The athletics competition at Tokyo 2020 was super exciting, with Oceania making their presence felt. With Area and National Records, personal and season bests, and so many breakthrough performances, we certainly had plenty to cheer for.
In the preliminary rounds of the 100m we saw many of our Universality athletes take to the track. With multiple personal and season bests our athletes all did their countries proud. Special mention to Karalo Maibuca (Tuvalu) on his new National Record, and Rohan Browning (Australia), who lived up to the hype and shown that he belongs on the world stage, becoming the second fastest Oceania athlete in history with his heat run of 10.01, where he took many notable scalps. The experience of racing at this level will catapult him into the future and we are excited to watch our current fastest man.
We have also enjoyed watching Riley Day (Australia) develop from an outstanding junior athlete to the senior ranks. Slashing your personal best in the semi-finals of an Olympic Games is impressive and Riley has proven she is world class. Liz Clay (Australia) also added to the world class ranks with a PB to narrowly miss the final in the women’s 110m hurdles.
Dame Valerie Adams (New Zealand) did it again with bronze in the women’s shot put. The mother of two has shown that with a great team you can achieve amazing things. She has now medaled in four consecutive Olympic Games and Oceania Athletics could not be prouder of her. Her training partner, Tomas Walsh (New Zealand), matched the achievement with his bronze in the men’s shot put and a season best throw of 22.47. The future in Oceania looks bright with Maddison-Lee Wesche (New Zealand) throwing a personal best in the women’s final to finish in sixth place, and teammate Jacko Gill (New Zealand) finishing in ninth in the men’s final.
After having thrown a truly international class National Record leading towards Tokyo, Samoa’s Alex Rose expected big things from himself. Unfortunately, he was unable put together a good throw in the qualifications and he missed the final. Australian Matt Denny was on fire with a personal best in the final of 67.02, only 5 cm off the bronze medal. It will be exciting to watch both men leading towards the Commonwealth Games and World Championships next year. With three Australian women in the final of the javelin, hopes were high. World Champion, Kelsey Lee Barber, saved her best till last, taking the bronze medal, with Kathryn Mitchell sixth and Mackenzie Little eighth.
Brooke Stratton (Australia) has now finished an amazing seventh in the women’s long jump final in two Olympic campaigns. Rellie Kaputin (PNG) jumped close to her best in the long jump qualifying, and finished a respectable 19th overall. Rellie, along with Alex Rose, become the fourth and fifth Pacific Islanders respectively to finish in the top 20 in athletics at the Olympic Games. They join Leslie Copeland (12th), Lisa Misipeka (14th ) and Henry Smith (17th and 18th ).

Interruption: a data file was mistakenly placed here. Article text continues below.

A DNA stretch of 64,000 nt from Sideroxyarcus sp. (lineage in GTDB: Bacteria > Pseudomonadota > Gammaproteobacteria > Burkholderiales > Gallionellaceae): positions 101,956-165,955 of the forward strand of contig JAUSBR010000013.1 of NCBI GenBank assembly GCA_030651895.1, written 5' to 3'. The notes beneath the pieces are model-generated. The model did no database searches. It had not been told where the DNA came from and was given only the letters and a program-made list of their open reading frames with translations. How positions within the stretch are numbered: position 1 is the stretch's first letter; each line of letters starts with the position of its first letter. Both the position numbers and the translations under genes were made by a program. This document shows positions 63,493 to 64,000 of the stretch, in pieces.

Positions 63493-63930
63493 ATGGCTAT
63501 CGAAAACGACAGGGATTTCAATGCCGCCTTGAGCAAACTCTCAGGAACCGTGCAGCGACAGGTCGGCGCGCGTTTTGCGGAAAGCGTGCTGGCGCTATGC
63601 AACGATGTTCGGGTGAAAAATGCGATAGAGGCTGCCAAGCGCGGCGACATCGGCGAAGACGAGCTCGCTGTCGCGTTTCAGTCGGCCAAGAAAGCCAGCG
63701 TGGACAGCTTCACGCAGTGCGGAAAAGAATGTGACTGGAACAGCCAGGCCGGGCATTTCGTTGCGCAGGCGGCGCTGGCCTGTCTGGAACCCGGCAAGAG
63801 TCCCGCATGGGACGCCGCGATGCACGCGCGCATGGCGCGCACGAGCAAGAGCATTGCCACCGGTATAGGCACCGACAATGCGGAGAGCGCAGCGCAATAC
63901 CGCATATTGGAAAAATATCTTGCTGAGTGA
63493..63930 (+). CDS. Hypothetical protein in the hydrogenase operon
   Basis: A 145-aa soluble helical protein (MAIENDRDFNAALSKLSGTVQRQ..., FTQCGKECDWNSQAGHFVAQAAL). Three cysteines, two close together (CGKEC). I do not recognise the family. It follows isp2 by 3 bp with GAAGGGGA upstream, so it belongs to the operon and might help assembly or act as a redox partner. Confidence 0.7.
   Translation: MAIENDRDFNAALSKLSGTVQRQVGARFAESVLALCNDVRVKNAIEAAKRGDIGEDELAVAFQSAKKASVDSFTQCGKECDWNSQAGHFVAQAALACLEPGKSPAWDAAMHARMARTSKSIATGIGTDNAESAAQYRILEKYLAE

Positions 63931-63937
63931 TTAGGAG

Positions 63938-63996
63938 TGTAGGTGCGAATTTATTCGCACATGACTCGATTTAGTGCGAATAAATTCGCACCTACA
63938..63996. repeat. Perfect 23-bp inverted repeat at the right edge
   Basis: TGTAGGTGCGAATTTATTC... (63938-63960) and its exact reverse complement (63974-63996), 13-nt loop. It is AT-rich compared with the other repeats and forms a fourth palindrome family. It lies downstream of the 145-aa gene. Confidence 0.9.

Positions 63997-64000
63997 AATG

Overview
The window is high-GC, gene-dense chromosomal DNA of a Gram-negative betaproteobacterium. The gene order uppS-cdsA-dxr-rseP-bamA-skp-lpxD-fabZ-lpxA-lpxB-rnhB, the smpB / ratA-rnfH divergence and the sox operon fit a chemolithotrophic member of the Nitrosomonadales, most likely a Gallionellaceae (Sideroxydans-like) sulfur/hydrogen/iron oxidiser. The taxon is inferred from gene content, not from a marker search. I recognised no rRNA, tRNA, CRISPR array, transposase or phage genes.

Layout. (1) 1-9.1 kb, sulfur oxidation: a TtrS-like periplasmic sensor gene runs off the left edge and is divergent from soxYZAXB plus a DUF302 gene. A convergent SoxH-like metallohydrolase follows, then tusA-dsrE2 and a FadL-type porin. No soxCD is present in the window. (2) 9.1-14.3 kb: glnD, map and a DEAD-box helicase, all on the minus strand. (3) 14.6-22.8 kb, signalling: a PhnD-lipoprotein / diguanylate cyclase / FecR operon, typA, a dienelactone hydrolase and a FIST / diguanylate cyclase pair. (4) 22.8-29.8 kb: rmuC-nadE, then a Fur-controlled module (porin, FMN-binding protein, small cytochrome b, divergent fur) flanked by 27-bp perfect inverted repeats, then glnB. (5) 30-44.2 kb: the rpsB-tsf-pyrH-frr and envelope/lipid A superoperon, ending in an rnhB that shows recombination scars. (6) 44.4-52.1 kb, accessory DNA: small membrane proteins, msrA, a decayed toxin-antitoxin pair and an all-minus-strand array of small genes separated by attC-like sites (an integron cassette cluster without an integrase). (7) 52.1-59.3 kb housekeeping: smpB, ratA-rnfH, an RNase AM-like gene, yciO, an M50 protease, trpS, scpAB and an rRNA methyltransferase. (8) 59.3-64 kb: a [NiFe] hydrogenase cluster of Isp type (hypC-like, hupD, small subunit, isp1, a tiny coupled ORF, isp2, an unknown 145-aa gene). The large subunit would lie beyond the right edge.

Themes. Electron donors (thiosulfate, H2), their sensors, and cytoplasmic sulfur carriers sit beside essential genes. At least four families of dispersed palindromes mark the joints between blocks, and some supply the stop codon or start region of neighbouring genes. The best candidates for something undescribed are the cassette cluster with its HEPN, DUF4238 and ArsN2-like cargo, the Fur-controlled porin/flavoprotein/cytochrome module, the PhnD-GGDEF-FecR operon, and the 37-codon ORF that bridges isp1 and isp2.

The Cook Islands were right behind Alex Beddoes, and he repaid the support with a new national record and the best placing by a Cook Islander at the Olympics in the 800m heats. His coach, Justin Rinaldi, has been busy for these Games, as he is also the coach of Peter Bol. The Aussie has reset the Area Record twice at the Games and had Australia glued to the TV for his exciting fourth place run in the final. Linden Hall and Jess Hull (both Australia) finished sixth and 11th respectively in the women’s 1500m Final. Jess broke the Area Record in the semi and Lynden set a new personal best in the final. In the Men’s 1500m, Australia had Stewart McSweyn and Oli Hoare who finished seventh and 11th respectively.
The Aussies had many glued to the TV during the women’s high fump final. The Area Record holder, Nicola McDermott, clinched the silver medal in a nail biter, going head to head with the three-time World Champion, resetting the Area Record in the process with a jump of 2.02. Eleanor Patterson, who has come back from injury, took fifth place with 1.96 in an equal season best. Oceania also had two men in the high jump final, with Brandon Starc (Australia) placing fifth and Hamish Kerr (New Zealand) 10th.
Sharon Firisua (Solomon Islands) has done her country proud and paved the way for other Pacific female athletes to step out of their comfort zones. To finish the Marathon in a National Record time – the only National Record in the Marathon events – when so many others had to withdraw, was truly inspiring.
There is little doubt that the men’s decathlon brought up every emotion possible with two of Australia’s finest decathletes battling out for the medals when the event commenced. However, after sustaining an injury at the pre-Games training camp in Cairns, the ten events in two days took its toll on Cedric Dubler and with a disappointing pole vault, Cedric’s main focus was on supporting his training partner, Ash Moloney, to a medal-winning performance. Ash had long been regarded by his coach, Eric Brown, as a medal chance, so to see him in the silver position after nine events was no surprise to many. All that stood between Ash and a medal was 1500 metres. With no medal prospect for Dubler he made it his duty to get Ash onto the dais. No one will ever forget the vision of Cedric screaming at Ash in that last 400 metres. Did it make a difference? Yes – just look at the medals! It was an Australian and Oceania record, and a PB in the 1500m for Moloney to take out the bronze medal. The medal may have gone to Ash Moloney but the ‘Most Valuable Player’ award surely goes to Cedric Dubler, who exemplified sportsmanship and mateship at its very best.